There was no sign of the parents. Apparently they’re rarely seen around the den. If they were and started to bark at us, we would back off, I’m told.
Lars checks up on activity at the dens in the monitoring area. This involves sniffing the hole (!) checking for fur and scanning for droppings in the surrounding areas. All the info gets entered in detail into a hand-held mini-computer with gps and shifting maps.
There were a lot of yellow flowers around. These, I’m told, need plenty of nutrients. My expert tells me an abundance of yellow flowers is one sign of a fox den near, because our little furry friends fertilize the surrounding area! I’m lucky I got such a good look, some of the people who’ve been here a few weeks haven’t had a glimpse of the Arctic foxes.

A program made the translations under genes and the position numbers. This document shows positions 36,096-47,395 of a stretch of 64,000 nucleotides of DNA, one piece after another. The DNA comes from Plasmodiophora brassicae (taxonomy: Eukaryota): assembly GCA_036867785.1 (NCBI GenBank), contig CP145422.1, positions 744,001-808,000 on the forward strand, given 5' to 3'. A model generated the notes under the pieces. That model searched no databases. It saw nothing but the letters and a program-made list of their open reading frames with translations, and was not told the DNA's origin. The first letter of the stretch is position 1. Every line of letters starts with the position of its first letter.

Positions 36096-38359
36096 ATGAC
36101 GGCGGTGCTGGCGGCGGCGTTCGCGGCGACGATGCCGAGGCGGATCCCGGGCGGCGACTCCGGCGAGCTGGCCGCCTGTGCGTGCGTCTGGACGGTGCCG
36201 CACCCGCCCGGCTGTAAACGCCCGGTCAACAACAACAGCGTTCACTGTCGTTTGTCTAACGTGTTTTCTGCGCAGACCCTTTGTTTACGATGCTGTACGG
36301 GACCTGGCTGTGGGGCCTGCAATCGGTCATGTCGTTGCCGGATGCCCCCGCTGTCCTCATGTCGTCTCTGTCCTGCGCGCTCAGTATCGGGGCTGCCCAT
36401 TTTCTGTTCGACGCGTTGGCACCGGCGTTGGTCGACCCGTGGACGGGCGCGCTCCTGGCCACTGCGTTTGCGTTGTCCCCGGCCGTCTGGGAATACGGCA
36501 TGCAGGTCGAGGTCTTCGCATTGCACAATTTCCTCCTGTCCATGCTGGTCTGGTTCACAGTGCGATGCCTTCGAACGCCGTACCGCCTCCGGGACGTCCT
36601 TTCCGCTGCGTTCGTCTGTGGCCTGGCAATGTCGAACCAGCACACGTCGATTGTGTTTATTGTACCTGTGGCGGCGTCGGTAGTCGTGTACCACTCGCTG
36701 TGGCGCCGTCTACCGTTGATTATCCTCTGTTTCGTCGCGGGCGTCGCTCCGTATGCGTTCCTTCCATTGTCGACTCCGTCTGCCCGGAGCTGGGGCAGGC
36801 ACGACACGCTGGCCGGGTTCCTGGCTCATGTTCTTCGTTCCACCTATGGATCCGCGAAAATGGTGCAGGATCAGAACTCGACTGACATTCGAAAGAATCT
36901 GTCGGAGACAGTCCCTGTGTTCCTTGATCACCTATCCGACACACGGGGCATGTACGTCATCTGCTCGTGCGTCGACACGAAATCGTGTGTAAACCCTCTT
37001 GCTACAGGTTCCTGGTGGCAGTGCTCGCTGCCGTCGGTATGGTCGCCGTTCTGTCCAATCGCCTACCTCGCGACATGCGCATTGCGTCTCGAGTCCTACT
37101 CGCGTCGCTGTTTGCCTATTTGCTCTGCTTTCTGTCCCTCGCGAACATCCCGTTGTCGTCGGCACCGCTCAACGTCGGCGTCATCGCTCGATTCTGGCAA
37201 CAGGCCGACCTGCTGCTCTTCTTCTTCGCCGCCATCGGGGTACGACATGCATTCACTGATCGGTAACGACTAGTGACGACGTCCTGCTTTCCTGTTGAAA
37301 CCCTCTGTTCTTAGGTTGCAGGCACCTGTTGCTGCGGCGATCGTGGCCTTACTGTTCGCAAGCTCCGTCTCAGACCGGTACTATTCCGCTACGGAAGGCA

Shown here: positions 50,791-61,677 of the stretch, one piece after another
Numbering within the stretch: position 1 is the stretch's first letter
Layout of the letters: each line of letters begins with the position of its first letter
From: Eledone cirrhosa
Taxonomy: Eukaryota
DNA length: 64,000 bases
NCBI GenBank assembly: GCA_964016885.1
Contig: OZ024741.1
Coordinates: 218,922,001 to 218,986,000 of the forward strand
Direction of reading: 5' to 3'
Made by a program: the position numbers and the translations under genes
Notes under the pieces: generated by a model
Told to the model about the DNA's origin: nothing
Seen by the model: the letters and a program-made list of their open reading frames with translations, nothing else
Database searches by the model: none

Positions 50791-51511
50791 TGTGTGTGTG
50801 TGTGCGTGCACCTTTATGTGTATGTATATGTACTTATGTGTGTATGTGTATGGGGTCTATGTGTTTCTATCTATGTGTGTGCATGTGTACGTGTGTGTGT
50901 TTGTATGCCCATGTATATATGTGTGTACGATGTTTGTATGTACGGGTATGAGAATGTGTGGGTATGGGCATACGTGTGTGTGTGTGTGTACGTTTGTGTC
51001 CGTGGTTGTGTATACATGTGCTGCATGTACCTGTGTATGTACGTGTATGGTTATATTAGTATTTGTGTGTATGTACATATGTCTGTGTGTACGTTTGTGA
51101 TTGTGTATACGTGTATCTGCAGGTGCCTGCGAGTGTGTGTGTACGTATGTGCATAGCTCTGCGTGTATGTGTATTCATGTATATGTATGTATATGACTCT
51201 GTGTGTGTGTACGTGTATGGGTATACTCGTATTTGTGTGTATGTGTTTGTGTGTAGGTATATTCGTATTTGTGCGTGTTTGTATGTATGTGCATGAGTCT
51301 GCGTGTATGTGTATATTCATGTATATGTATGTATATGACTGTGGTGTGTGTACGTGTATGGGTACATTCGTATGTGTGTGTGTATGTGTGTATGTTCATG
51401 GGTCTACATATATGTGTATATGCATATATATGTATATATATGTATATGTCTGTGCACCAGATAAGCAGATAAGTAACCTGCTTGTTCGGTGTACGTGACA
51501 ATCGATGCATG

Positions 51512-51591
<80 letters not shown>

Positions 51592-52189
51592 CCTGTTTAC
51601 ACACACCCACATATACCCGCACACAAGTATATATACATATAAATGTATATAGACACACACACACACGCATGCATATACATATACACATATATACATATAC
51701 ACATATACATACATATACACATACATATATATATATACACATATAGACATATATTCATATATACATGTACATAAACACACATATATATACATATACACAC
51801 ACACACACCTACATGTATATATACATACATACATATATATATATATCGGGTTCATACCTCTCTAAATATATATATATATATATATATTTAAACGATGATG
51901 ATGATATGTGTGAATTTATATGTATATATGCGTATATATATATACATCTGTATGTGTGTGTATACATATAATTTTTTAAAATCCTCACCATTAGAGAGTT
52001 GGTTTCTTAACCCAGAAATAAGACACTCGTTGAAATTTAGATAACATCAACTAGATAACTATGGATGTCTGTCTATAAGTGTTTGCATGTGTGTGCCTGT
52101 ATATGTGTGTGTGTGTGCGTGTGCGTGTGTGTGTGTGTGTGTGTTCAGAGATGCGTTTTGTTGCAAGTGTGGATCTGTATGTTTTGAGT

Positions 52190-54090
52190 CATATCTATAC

We were also counting musk oxen. After seeing 6 fairly close to the station yesterday, today’s were few and far between, and high up on the mountainsides. Their exact location is registered. Lars also notes age and sex. This sounds like a difficult task, but the size is one indicator, and the horns another. Males have horns with a broader base (they charge each other and fight at times), the two halves grown closer together in older beasts. The females have softer curly hair between the horns (true, honest!).
Some we saw seemed to be enjoying the coolness on the remaining patches of snow. A lot of them are melting fast in this strong round-the-clock sunlight. There wasn’t a cloud in the sky today. Lars pointed out some melting snow areas which used to stay white all summer long a couple of years ago.